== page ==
In Tokyo, she defeated Elena Rybakina, Wang Xinyu,[84] third seed Garbiñe Muguruza,[85] and Zhang Shuai to reached her third final of the season.[86] In the final, she beat first-time finalist Zheng Qinwen to win her fourth career WTA title.[87] However, she lost in the first round of San Diego Open to Bianca Andreescu in three sets. In Guadalajara, she defeated Aryna Sabalenka in the second round for her first Top 5 win before losing to Marie Bouzková in three sets.[88] With this result, she made her top 20 debut on October 24 in WTA rankings.

2023: Top 15 debut in singles, top 60 in doubles[edit]

Samsonova began her season at the Adelaide International 1 as she sweeped past Zhang Shuai for her first win of the year. She lost in the second round to eventual champion Aryna Sabalenka in two tiebreaks despite being up 5–1 in the first set.[89] This was followed by a straight-sets loss to Amanda Anisimova in Adelaide 2 first round. Seeded 18th at the Australian Open, she defeated Jasmine Paolini in straight sets before losing to Donna Vekić in the second round, winning only three games. At Dubai, she also won in the first round against Paula Badosa, in the third longest match of the year lasting three hours and 22 minutes.[90] She reached the third round after a walkover from Zheng Qinwen but lost to top seed and world No. 1, Iga Swiatek. At the same tournament with Kudermetova she won the double title.[91][92] As a result, she made her top 60 debut in doubles.

Billie Jean King Cup[edit]

Samsonova has competed for the Russian team since 2021, securing her first nomination at the 2020–21 Billie Jean King Cup Finals where she was the fifth-ranked singles player for Russia.[93] She made her debut in doubles alongside Kudermetova, defeating the pair of world No.5 Gabriela Dabrowski and Rebecca Marino, 6–3, 6–1.[70] Continuing her partnership with Kudermetova, they defeated Clara Burel and Alizé Cornet in 47 minutes to seal a 2–1 win over France, booking their spot in the semifinals.[71] Samsonova was pivotal in Russia's win over the United States as she made her singles debut against Sloane Stephens, coming from a set and multiple break points down to win the first rubber. She then came back alongside Kudermetova to beat Shelby Rogers and CoCo Vandeweghe and seal a spot in the final.[68] In the final, Samsonova continued her unbeaten run, coming in as a late replacement for an injured Pavlyuchenkova to stun Belinda Bencic, once again from a set down, to clinch the title for Russia.[69]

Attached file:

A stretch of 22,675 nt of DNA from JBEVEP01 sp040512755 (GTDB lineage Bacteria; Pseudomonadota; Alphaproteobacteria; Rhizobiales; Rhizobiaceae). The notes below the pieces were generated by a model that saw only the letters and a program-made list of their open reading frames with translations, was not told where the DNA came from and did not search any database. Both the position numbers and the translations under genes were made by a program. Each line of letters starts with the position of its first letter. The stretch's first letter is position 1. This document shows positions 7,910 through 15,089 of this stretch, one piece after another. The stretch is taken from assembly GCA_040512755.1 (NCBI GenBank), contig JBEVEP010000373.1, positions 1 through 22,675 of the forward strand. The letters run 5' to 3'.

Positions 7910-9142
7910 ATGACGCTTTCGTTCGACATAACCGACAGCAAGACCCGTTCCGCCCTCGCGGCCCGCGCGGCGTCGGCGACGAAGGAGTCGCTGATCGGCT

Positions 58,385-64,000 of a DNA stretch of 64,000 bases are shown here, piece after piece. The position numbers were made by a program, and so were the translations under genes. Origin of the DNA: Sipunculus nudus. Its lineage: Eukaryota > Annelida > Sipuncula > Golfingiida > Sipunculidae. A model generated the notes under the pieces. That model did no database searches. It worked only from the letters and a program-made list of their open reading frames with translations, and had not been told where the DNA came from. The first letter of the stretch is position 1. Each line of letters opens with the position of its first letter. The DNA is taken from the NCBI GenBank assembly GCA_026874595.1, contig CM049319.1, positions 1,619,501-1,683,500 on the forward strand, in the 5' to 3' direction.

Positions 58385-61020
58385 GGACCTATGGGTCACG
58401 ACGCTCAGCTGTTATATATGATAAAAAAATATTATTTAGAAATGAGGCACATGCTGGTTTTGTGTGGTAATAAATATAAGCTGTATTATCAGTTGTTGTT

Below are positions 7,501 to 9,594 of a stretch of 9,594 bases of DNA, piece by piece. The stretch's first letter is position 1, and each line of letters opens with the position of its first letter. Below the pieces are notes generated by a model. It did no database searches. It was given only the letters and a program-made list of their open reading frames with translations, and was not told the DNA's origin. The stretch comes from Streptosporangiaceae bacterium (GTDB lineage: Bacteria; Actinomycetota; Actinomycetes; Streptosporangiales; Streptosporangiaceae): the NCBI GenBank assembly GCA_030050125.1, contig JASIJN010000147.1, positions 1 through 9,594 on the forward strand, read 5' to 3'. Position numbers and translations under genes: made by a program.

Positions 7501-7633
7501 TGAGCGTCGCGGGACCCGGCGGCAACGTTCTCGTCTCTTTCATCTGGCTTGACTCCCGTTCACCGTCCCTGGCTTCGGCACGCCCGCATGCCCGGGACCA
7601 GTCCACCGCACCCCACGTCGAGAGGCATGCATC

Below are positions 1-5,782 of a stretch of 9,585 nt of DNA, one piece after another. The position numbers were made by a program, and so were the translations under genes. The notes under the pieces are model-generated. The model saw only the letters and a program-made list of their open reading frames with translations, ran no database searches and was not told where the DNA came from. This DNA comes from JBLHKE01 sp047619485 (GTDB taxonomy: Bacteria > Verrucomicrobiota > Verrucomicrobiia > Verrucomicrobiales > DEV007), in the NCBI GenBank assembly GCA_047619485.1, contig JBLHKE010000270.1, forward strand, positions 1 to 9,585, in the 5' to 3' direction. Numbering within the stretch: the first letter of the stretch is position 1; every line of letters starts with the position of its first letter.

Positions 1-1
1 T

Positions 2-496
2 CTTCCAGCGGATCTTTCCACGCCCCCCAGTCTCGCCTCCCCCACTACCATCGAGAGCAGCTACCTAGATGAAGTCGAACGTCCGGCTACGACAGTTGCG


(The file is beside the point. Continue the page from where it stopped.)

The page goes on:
Performance timelines[edit]

(W) winner; (F) finalist; (SF) semifinalist; (QF) quarterfinalist; (#R) rounds 4, 3, 2, 1; (RR) round-robin stage; (Q#) qualification round; (P#) preliminary round; (DNQ) did not qualify; (A) absent; (Z#) Davis/Fed Cup Zonal Group (with number indication) or (PO) play-off; (G) gold, (S) silver or (B) bronze Olympic/Paralympic medal; (NMS) not a Masters tournament; (NTI) not a Tier I tournament; (P) postponed; (NH) not held; (SR) strike rate (events won / competed); (W–L) win–loss record.
To avoid confusion and double counting, these charts are updated at the conclusion of a tournament or when the player's participation has ended.

Only main-draw results in WTA Tour, Grand Slam tournaments, Fed Cup/Billie Jean King Cup and Olympic Games are included in win–loss records.[94]


Current through the 2023 Dubai Open.

Tournaments 2019 2020 2021 2022 2023 SR W–L Win%
Grand Slam tournaments
Australian Open Q2 1R 2R 2R 2R 0 / 4 3–4 43%
French Open 1R 1R Q1 1R 0 / 3 0–3 0%
Wimbledon Q3 NH 4R A[a] 0 / 1 3–1 75%
US Open Q2 1R 2R 4R 0 / 3 4–3 57%
Win–loss 0–1 0–3 5–3 4–3 1–1 0 / 11 10–11 48%
National representation
Billie Jean King Cup[b] A W[c] A[a] 1 / 1 2–0 100%
WTA 1000
Dubai / Qatar Open[d] Q2 Q2 A 1R 3R 0 / 2 1–2 0%
Indian Wells Open A NH 2R 4R 0 / 2 3–2 60%
Miami Open A NH 3R 2R 0 / 2 2–2 50%
Madrid Open A NH A 1R 0 / 1 0–1 0%
Italian Open A Q1 Q1 1R 0 / 1 0–1 0%
Canadian Open A NH 2R A 0 / 1 1–1 50%
Cincinnati Open A Q2 1R A 0 / 1 0–1 0%
Wuhan Open A NH 0 / 0 0–0  – 
China Open A NH 0 / 0 0–0  – 
Guadalajara Open NH 3R 0 / 1 2–1 67%
Career statistics
Tournaments 2019 2020 2021 2022 2023 SR W–L Win%
Tournaments 6 6 18 19 6 Career total: 55
Titles 0 0 1 3 0 Career total: 4
Finals 0 0 1 3 1 Career total: 5
Hardcourt W–L 0–2 1–4 14–12 25–9 7–6 3 / 36 47–33 58%
Clay W–L 4–3 1–2 2–4 3–4 0–0 0 / 13 10–13 43%
Grass W–L 0–1 0–0 8–1 1–3 0–0 1 / 6 9–5 64%
Overall W–L 4–6 2–6 24–17 29–16 7–6 4 / 55 66–51 56%